Thousands of people across five continents took part in last year’s Global Frackdown and this year’s is shaping up to be an even more impressive show of solidarity. On October 19, individuals and activist groups in communities around the world will gather to raise their voices and tell their local elected officials that they want a future lit by clean, renewable energy, not dangerous fossil fuels. So far, over 200 events are planned in 19 countries. The movement to ban fracking has grown strong and wide over the past year, but it needs your help to keep the momentum going!
So, you want to get involved in this monumental, world-wide day of action to protect your community from the harmful effects fracking has on air, water, health and public safety? Simple. Host a Global Frackdown event! We’ll give you the tools; all you need is a bit of creativity and some fire in your gut.
Global Frackdown events should be educational, and should build your local movement against fracking. They should also be fun! The more people we have as part of our movement, the more power we will have to stand up against the oil and gas industry’s global pressure to increase gas development — so let’s get to it. Here’s how you can organize a successful Global Frackdown event in your community.
- Don’t try to plan the event by yourself. Recruit a friend to help you.
- Register your event on our website so nearby members of your community can join. You can also get people to join your event by posting an event listing in your local newspaper, on social media or by handing out flyers.
- Visit our website for materials and talking points.
- Target your local elected officials. Their job is to listen to constituents. If you need help on who to target, contact us! E-mail kkiefer(at)fwwatch(dot)org.
What does a Global Frackdown action entail? That’s ultimately up to you, but we have some ideas to get you started.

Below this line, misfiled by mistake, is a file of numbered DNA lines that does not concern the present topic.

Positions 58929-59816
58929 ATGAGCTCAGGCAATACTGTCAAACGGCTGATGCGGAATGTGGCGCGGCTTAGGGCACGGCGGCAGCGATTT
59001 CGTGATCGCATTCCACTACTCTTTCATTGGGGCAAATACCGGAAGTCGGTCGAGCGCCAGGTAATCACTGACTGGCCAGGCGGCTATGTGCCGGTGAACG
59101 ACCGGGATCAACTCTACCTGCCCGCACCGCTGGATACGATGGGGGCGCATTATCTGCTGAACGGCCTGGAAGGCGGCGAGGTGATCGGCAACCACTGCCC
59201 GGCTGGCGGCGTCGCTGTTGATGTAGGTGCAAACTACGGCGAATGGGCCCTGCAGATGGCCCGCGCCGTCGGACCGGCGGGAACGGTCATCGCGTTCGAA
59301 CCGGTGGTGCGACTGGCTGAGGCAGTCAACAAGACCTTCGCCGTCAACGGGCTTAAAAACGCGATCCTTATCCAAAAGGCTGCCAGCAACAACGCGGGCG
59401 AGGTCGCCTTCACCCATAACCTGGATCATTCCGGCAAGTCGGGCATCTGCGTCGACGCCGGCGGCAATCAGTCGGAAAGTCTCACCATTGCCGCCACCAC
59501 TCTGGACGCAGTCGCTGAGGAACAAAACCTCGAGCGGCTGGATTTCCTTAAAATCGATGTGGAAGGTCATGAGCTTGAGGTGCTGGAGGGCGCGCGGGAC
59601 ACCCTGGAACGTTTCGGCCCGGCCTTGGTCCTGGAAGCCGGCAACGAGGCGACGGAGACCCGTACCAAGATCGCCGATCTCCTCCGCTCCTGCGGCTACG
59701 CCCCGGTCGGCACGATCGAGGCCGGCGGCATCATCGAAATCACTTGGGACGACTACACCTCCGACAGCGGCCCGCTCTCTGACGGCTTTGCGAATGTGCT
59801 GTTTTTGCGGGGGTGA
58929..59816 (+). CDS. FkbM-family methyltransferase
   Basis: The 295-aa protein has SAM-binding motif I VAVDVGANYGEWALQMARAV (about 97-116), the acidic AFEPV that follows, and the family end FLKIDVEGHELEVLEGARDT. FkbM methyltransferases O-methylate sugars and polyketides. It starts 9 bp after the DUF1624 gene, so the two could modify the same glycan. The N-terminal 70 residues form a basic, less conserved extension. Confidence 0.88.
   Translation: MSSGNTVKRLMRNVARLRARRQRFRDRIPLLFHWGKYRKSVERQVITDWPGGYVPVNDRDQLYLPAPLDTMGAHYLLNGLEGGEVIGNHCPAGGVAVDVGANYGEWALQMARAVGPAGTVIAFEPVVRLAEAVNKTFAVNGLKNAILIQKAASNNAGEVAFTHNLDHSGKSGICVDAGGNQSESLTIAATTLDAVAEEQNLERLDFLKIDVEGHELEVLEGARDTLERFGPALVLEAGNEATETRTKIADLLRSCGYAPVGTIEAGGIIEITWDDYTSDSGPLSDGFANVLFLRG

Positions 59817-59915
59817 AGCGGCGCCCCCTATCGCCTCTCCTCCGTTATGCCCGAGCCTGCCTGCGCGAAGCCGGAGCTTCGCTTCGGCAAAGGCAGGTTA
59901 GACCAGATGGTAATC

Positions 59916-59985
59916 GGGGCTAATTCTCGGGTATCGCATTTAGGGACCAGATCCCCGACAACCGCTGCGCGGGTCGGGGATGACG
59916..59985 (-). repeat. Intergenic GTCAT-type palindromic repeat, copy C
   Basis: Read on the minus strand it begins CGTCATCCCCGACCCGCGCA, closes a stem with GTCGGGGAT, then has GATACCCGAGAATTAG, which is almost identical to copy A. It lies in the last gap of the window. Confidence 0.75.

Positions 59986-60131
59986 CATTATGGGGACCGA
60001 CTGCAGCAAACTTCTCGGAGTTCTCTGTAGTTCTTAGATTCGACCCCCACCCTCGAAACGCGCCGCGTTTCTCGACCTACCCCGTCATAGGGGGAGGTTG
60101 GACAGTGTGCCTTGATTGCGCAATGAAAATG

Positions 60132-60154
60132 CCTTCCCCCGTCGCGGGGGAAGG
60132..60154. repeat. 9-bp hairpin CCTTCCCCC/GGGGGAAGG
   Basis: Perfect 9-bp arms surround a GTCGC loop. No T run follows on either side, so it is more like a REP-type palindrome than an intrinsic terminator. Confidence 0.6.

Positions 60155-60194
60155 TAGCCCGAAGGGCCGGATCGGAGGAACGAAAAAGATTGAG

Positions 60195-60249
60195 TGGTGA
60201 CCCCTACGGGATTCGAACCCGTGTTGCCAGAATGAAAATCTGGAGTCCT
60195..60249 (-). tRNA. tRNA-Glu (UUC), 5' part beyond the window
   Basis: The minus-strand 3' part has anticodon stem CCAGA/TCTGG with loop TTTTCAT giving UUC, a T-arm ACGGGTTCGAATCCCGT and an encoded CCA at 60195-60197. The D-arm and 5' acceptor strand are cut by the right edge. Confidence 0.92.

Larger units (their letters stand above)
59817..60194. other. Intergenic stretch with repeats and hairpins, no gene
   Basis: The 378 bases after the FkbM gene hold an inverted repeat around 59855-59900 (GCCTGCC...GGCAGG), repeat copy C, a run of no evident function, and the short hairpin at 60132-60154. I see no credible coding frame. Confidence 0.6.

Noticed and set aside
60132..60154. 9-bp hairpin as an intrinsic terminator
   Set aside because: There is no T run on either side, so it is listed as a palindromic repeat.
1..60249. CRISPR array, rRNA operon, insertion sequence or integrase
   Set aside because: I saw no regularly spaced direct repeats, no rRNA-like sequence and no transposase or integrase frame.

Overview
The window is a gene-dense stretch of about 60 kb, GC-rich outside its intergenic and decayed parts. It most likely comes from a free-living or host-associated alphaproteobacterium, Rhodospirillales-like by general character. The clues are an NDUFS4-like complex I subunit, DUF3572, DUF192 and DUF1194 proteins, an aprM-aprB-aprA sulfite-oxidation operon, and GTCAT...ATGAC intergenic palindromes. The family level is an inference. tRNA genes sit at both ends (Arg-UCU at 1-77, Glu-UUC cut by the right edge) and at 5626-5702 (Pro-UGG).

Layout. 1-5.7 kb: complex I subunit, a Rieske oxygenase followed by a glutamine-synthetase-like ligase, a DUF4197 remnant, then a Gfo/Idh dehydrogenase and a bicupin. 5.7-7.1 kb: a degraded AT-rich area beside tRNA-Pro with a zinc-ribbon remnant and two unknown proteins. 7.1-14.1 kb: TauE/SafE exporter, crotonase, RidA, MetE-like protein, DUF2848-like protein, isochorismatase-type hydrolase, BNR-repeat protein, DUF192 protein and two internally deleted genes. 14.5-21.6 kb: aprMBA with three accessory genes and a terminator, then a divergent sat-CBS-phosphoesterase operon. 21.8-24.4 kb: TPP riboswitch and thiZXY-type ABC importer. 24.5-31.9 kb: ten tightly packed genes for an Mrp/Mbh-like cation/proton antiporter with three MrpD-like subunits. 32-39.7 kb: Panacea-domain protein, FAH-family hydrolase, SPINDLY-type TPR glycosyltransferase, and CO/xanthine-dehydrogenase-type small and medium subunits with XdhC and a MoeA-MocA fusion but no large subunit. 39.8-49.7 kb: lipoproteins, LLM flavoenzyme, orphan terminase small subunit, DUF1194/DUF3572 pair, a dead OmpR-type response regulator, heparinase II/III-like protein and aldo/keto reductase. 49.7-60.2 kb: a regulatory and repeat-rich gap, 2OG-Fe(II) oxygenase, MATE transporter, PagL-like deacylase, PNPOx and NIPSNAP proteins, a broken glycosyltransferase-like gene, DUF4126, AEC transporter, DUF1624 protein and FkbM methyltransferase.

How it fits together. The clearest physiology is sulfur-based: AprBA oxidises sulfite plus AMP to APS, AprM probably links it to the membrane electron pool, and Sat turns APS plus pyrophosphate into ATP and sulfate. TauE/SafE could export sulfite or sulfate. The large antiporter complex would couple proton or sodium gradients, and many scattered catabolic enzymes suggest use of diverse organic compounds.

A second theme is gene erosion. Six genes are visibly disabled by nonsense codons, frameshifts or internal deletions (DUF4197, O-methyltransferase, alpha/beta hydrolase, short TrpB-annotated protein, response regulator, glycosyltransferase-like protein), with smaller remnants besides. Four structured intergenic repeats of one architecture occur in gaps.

- Collect Petitions. Set up a table at a local farmers market or school event, host a potluck at home with your friends or host a film screening (see number 3). These are all fun, simple ways to collect signatures for a ban on fracking and converse with those around you about the issue. Petition signatures are a direct way of showing local officials that your community supports the movement to ban fracking. When you have finished collecting, send them to us and we will help you deliver them to your local decision makers.
- Make a Human Sign. Time to get creative and be visible! What do you want to tell your local officials? Choose a public space and either spell a message with actual people or have them hold up individual letters. This is a great way to get kids involved with some poster board and markers. Decide ahead of time when and where everyone should meet. And, don’t forget to take pictures!
- Host a film screening. Gasland and Gasland II are compelling films about fracking that will inform your community and spark discussion after the film. To request a copy, email kkiefer(at)fwwatch(dot)org. You can host a private screening at your home or reserve a space and invite your community. College campuses or community and arts centers are great. Tell your elected officials about it, collect petition signatures and be sure to check back with us after.
- Host a rally. What better way to make your concerns heard than by shouting them? Gather your community and together tell your elected officials what you are fighting for by holding a rally in a public space outside his or her office. Are you fighting for clean water? Clean air? Safe food? Safe communities? Get your friends involved by asking them to create signs and come up with a few chants. Make sure to bring petitions, take photo and video and have fun! Download our toolkit for sample chants and other materials.
- Don’t forget to spread the world (and the photos) on the web. Visit our social media guide for how to connect with the Global Frackdown online. Or, send your photos to kkiefer(at)fwwatch(dot)org and we will share them. Social media is a great way for you to keep us updated on your event and to also tune in with other events around the world. Most importantly, it is a way to make the movement heard.
Since last year’s Global Frackdown, the movement has passed more than 336 measures against fracking in communities across the United States. Bulgaria and France have upheld bans. The Netherlands and Czech Republic have passed moratoria. South Africa and Ireland have delayed fracking. Communities in other countries have mobilized to pass local legislation. The second annual Global Frackdown is less than two weeks away. Join us!